Case law round-up – Pensions Matter, March 2014

Print publication


An overview of key pension cases and their practical implications:

McCoy (P-2319) – death benefits, reasonable for trustees to require discharge of liability before making payment.

The Pensions Ombudsman (PO) held that it was reasonable for the trustees of a self-invested personal pension to require the beneficiary of a lump sum death benefit to complete a form of discharge prior to paying out the discretionary benefit.

In reaching its decision, the PO referred to authorities that indicated upon the trustees making final distribution of the lump sum death benefit, a trustee will naturally want to ensure for itself the maximum security against possible future litigation.

This determination gives comfort to trustees, in that it is entirely reasonable to trustees to be discharged of their liabilities prior to paying out lump sum death benefits.

Yeshooa (PO-1719 and 1720) – assignment of retirement annuity contract to a third party is not possible.

This determination highlights that it is reasonable for a provider of an annuity contract to refuse to act on a purported assignment of the policy to a third party.

The PO threw out a complaint by the sisters of a policy holder, who in 1994 entered into a deed of assignment in favour of the sisters of the policy holder. Under the policy, the payment of benefits by way of an assignment would have breached a provision in the policy, which prohibits assignment.

The key point to note is that for retirement annuity contracts and also personal pensions, there is, under statute, no equivalent to the statutory prohibition on assignment or forfeiture in regard to occupational pension schemes. However, the PO was content to rely on the policy wording to conclude that the purported assignment was invalid.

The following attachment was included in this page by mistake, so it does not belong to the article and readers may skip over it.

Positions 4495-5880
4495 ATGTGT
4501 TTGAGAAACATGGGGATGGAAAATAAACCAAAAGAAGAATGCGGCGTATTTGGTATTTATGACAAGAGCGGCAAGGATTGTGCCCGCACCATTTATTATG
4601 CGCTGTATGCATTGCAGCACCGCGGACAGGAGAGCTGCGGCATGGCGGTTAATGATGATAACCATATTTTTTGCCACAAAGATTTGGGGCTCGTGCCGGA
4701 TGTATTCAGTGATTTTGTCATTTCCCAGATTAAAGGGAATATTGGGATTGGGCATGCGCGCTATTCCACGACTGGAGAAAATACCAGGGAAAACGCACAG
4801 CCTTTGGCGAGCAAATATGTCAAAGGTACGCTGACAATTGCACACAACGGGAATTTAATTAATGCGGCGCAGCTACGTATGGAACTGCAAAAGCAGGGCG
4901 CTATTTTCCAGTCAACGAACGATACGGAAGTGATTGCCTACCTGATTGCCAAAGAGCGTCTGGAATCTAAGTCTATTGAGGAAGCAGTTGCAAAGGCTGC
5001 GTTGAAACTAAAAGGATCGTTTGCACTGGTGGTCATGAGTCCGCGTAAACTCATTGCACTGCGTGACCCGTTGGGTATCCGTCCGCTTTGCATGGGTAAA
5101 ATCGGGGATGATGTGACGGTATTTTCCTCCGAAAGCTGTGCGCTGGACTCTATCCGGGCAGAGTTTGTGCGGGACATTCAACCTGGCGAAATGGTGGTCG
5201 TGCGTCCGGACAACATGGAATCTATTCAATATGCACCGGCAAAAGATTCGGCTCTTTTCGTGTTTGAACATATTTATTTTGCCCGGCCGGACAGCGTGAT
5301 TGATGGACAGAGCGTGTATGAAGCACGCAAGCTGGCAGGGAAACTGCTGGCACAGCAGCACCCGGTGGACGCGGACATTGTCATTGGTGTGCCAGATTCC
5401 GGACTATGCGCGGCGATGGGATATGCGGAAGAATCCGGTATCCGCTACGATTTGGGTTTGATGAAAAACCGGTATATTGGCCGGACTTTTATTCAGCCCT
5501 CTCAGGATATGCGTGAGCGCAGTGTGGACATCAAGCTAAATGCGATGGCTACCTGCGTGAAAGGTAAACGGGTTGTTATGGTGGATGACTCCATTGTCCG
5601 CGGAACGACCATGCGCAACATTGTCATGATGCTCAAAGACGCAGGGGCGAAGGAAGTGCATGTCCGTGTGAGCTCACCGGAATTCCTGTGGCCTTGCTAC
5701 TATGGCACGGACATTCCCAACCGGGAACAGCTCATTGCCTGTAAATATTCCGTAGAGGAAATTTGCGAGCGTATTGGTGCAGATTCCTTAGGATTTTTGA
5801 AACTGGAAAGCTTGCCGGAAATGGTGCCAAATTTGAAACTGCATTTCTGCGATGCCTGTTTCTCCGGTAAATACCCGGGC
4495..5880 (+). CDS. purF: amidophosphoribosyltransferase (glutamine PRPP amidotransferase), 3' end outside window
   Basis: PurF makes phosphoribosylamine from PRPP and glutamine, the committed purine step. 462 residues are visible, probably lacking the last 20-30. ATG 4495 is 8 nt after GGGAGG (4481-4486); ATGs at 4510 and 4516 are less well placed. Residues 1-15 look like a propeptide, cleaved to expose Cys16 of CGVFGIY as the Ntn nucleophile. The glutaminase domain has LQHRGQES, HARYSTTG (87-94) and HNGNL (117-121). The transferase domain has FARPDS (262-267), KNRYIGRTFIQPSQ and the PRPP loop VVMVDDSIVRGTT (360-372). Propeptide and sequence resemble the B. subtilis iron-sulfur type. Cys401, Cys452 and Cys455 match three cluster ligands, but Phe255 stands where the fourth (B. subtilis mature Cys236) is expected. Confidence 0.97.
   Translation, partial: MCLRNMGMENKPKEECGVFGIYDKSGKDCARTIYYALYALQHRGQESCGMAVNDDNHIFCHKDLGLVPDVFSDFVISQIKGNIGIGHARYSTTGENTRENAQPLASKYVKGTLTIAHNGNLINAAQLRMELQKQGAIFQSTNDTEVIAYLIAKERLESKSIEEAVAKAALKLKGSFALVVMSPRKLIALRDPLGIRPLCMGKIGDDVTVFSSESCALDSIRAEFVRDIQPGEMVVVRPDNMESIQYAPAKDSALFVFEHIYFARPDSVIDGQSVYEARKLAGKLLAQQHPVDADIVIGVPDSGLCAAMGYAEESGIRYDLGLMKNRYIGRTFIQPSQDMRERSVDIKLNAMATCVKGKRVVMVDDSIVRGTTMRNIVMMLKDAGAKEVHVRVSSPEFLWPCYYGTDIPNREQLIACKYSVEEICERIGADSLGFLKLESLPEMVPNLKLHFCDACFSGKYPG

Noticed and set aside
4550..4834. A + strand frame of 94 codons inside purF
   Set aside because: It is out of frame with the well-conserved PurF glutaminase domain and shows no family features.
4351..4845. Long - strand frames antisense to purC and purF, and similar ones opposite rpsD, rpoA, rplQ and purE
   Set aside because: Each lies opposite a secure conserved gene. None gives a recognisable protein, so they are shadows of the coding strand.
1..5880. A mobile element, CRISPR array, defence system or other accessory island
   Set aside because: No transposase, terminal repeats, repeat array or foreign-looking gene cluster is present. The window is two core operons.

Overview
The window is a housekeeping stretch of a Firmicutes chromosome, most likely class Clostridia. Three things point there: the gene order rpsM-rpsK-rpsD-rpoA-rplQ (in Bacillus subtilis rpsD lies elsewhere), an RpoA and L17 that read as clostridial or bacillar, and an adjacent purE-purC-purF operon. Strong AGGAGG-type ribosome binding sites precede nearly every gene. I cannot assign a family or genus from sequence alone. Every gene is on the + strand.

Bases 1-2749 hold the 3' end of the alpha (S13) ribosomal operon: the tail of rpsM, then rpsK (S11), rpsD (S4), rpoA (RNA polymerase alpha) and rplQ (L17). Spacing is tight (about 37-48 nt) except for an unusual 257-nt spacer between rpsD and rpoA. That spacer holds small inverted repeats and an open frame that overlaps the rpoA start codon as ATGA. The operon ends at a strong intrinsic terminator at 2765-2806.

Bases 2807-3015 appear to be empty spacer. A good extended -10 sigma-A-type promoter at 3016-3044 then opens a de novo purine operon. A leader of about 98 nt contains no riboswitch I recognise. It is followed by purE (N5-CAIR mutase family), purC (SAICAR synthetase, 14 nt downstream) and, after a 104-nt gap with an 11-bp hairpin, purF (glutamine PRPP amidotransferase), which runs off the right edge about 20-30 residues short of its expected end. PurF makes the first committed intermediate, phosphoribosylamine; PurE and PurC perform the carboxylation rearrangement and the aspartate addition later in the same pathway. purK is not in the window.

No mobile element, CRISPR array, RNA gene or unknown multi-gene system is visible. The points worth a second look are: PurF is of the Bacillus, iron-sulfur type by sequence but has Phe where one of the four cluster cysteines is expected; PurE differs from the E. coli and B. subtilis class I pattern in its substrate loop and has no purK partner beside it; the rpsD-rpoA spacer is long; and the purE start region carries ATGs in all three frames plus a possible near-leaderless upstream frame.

Bradbury (PO-636) – imposing pensionable pay cap outside scheme rules did not breach implied terms.

An employer’s decision to cap pensionable salary increases in a final salary scheme to 1 per cent. through a contractual agreement instead of amending the scheme rules did not breach the implied duties of trust and confidence or good faith, arising from an employee’s contract of employment.

The PO commented that given the substantial deficits in the applicable scheme and its overall financial sustainability, the capping of pension salary increases through a contractual agreement was not irrational or perverse. Nor, given its situation, were they actions that no reasonable employer would make.

The outcome of this determination will give confidence to employers, in that they can legitimately amend benefit changes to DB schemes, without breaching their implied duties to their employees.